1. What is Drug Driving?

If you are the driver of a motor vehicle in the ACT and have a prescribed drug in your oral fluid or blood, you can be charged with “drug driving”.

2. What is a prescribed drug?

Prescribed drugs include:

  1. 1. MDMA (Ecstasy);
  2. 2. Methyl amphetamine (Ice);
  3. 3. Delta-9-tetrahydrocannabinol (Cannabis).

3. Is drug driving similar to drink driving?

The testing processes for drink driving and drug driving are quite different.

For drink driving, testing (and any subsequent charges) is based on the concentration of alcohol in your system. In contrast, for drug driving, the concentration of a prescribed drug test is not tested for, merely its presence.

This zero tolerance policy towards drug driving can be described by some as problematic as the presence of a prescribed drug can be detected long after the concentration of drug has reduced to such a level that it no longer impacts on a person’s ability to drive.

4. What happens if you test positive for drug driving?

If you test positive to a drug screening test, you will be taken into custody by the police and conveyed to the nearest police station for the purpose of oral fluid analysis.

At the police station, you will be required to supply a sample of oral fluid which will then be sent to an ACT Government analytical laboratory for analysis. The formal testing process can take some time and as such, the police will usually issue you with a direction that you are not to drive your motor vehicle for a period of time (usually 12 hours) and release you from custody.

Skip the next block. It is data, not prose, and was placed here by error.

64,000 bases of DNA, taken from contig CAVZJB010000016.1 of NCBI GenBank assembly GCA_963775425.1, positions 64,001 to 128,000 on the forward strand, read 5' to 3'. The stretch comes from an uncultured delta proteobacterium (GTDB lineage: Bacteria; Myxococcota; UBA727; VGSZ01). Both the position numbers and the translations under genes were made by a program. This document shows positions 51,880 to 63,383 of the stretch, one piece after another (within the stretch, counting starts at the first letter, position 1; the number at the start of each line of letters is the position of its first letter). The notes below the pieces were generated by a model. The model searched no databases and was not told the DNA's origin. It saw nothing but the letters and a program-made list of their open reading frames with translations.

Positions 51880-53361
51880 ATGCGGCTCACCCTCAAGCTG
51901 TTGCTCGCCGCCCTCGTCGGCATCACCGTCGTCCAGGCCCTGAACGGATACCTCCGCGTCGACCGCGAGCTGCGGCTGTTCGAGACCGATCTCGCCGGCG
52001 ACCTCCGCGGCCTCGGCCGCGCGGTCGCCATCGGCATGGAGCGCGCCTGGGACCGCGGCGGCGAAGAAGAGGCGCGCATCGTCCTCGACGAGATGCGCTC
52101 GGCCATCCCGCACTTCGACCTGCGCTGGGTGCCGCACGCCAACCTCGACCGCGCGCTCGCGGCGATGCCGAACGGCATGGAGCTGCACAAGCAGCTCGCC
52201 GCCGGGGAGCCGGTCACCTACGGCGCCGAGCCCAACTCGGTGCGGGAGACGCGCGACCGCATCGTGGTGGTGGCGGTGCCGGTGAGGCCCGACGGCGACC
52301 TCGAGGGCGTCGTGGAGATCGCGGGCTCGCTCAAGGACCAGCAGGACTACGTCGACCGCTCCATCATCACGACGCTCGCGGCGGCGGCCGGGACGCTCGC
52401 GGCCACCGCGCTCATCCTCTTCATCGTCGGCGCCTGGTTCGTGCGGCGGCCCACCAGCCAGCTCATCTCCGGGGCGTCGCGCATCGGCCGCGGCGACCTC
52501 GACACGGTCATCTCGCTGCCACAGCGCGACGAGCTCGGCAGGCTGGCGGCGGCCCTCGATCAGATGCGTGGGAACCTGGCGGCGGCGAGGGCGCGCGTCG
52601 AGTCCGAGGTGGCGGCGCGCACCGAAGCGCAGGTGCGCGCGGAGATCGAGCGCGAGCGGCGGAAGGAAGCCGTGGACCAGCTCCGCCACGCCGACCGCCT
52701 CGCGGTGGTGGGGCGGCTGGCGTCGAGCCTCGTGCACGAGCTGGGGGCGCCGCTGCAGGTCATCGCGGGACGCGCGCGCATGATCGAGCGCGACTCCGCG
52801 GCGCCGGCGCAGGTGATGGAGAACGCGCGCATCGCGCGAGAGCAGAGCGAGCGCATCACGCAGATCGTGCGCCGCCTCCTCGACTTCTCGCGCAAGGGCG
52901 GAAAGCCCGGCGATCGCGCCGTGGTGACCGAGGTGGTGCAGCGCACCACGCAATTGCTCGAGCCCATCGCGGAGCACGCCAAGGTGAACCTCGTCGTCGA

If the formal testing process confirms the presence of a prescribed drug in your system you will receive a summons to attend the ACT Magistrates Court.

5. Should I contact a lawyer?

If you receive a summons to attend Court you should call a lawyer as soon as possible.

Your lawyer should:

  1. 1. Inform you of your rights and the process to be followed;
  2. 2. Provide advice about whether you should plead guilty or not guilty;
  3. 3. Identify any mitigating and/or aggravating factors;
  4. 4. Instruct you as to any reference materials that may assist your matter;
  5. 5. Provide you with information as to an appropriate alcohol and drug awareness course to attend prior to your court date.

Your lawyer will also need to prepare submissions to put to the Court.

6. What penalties apply for drug driving?

The maximum penalty for a first offender is:

  • $1,500.00 fine; and
  • Automatic licence disqualification of 3 years.

The maximum penalty for a repeat offender is:

  • $3,750.00 fine;
  • Imprisonment for 3 months; and
  • Automatic licence disqualification for 5 years.

Where appropriate, your lawyer will make submissions to the Court that the maximum penalties should not be imposed. For instance, for first time offenders, the licence disqualification period can be reduced to a minimum of 6 months.

In rare cases, your lawyer may be successful in convincing the court to apply a non-conviction order, which means the conviction will not be recorded and you will be able to continue driving.

Baker Deane & Nutt regularly act in both drink and drug driving matters. If you have a query, or if you have received a summons to attend Court, please do not hesitate to contact our firm.